Where Innovators Meet Up: The Greater Seattle Coffee Cluster

Map and list updated Dec. 19: Want to know where your favorite VC gets his or her morning latte? How about where tech and life sciences entrepreneurs gather to network and discuss ideas? If you’re looking to rub shoulders with the technological elite—or if you’re just looking for a quiet cafe to have a meeting or get some work done—you’ve come to the right place.

Here at Xconomy Seattle, we’ve been keeping track of the coffee hotspots around town favored by the tech-business leaders we talk to and write about every day. We thought it would be fun to share what we’ve found, both as a list and as an interactive map you can click around on (see below). In many cases, we’ve met the innovators or investors in their favorite haunts and sampled the local beverages. In other cases, we’ve gone by what they told us. But this is in no way a comprehensive list. We’d love to hear from you about where you like to go, where plans get hatched, and where tomorrow’s deals are being discussed. We’ll update the list as we go.

It may be cliché to say the Seattle innovation scene runs on coffee, but it seems to be true. One of the amazing things about the region is the sheer number of great cafes and places to gather, talk, refuel, and recharge. There’s something for everyone, from the quiet elegance of Caffe Fiore on Queen Anne Hill to the casual charm of Louisa’s on Eastlake to the hustle and bustle of Espresso Vivace near downtown. Not to mention the old reliables, Starbucks, Seattle’s Best, and Tully’s (especially on the Eastside—what’s with the dearth of independent cafes over there?).


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And behind every great cafe is a great story. Take Trabant Coffee & Chai, known for its strong espresso, tasty drip coffee, and spicy teas. The Pioneer Square branch is a personal favorite of Dan Shapiro, the co-founder and CEO of Ontela—and there’s an interesting reason why. In early 2006, Shapiro says, he was one of several entrepreneurs pitching their companies at a Keiretsu Forum angel investor meeting downtown. “We were singing for our supper,” he says. The guy in front of him was pitching a $12,000 drip-coffee maker, and he had coffee samples for everyone (Shapiro was too wired to try any). The panel asked the coffee guy questions like, Aren’t you just going to compete with Starbucks? Why wouldn’t Starbucks just do this? He replied that Starbucks’ leaders were too set in their ways, and the only way they’d do it is if they saw it in action.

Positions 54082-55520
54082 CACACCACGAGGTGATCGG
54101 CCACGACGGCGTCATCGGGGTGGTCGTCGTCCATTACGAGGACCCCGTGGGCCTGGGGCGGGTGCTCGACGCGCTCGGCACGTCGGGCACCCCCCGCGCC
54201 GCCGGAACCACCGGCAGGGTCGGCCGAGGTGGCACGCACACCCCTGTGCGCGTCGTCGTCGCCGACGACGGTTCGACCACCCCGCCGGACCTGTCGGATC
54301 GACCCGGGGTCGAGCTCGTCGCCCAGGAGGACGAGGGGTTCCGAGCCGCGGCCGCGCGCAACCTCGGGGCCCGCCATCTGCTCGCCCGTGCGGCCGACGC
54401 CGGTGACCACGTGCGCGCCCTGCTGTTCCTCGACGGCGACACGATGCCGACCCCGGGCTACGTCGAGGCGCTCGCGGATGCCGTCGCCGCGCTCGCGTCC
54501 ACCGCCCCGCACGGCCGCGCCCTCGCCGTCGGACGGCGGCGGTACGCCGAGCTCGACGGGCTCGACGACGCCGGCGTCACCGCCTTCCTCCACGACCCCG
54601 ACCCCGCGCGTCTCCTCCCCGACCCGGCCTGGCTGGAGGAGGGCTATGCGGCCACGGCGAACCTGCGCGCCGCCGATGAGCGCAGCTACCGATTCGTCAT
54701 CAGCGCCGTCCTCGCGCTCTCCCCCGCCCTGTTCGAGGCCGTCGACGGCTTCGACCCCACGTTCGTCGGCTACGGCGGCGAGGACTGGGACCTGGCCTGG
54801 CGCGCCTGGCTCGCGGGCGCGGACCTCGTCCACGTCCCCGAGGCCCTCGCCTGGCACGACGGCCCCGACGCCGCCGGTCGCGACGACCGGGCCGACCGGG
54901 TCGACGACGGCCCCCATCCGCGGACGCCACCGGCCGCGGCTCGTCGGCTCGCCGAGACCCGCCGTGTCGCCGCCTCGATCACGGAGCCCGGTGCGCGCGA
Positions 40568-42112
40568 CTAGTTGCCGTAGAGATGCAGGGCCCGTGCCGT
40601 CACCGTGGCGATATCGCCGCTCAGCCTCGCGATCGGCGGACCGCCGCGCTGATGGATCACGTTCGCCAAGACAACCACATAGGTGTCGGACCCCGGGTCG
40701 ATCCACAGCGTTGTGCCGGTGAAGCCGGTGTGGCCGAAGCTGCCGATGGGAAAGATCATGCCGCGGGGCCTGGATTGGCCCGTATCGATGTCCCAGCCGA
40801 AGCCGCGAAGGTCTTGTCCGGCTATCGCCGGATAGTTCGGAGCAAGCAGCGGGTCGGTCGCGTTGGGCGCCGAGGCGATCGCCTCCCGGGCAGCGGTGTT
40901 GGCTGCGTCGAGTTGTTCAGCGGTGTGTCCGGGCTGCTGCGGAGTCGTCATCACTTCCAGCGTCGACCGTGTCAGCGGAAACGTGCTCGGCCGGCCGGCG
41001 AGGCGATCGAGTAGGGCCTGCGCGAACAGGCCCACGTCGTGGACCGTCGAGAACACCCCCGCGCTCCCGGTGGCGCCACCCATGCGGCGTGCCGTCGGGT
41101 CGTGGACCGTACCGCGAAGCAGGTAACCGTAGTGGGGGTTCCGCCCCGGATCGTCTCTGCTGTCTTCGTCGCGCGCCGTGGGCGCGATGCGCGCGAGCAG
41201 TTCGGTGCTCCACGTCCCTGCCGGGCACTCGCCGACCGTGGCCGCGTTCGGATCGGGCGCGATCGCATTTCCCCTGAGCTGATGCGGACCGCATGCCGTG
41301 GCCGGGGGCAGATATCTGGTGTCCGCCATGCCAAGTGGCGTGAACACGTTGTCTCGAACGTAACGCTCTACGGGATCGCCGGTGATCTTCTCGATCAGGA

The guy was Zander Nosler of the Ballard-based Coffee Equipment Company. His machine was called the Clover, and sure enough, he was right. His 11-person startup was bought last March by Starbucks, which now has Clover machines in several-dozen stores in the Seattle, Portland, San Francisco, and Boston metro areas. So what does this have to do with Trabant? The local coffee shop was a key early customer of the Clover, buying the machine in the spring of 2007. “Every time I go there, I feel like I’m supporting the local startup scene,” says Shapiro.

There are many more stories, but we won’t get to them today. Instead, we present our first pass of the Greater Seattle Coffee Cluster: an alphabetical list of cafes (50 and counting), and some of the notable people you might run into there. If you’ve got a favorite spot, or a story to pass along, please do comment below or drop us a note at editors@xconomy.com. Then again, you might want to keep your local treasures to yourself…


Belle Epicurean

1206 4th Ave, Seattle, WA
Recommended by Megan Muir of DLA Piper for its pastries, good coffee, and confidentiality.

Caffe Fiore
224 W. Galer St, Seattle, WA
Martin Tobias of Kashless is known to arrive for meetings here on his Segway. Also the favorite of Paul Thelen of Big Fish Games and Bill Bryant of Draper Fisher Jurvetson.

Caffe Ladro
600 Queen Anne Ave North, Seattle, WA
Paul Thelen of Big Fish Games also lists this institution as one of his likes. … Next Page »

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Gregory T. Huang is Xconomy's Deputy Editor, National IT Editor, and Editor of Xconomy Boston. E-mail him at gthuang [at] xconomy.com. Follow @gthuang

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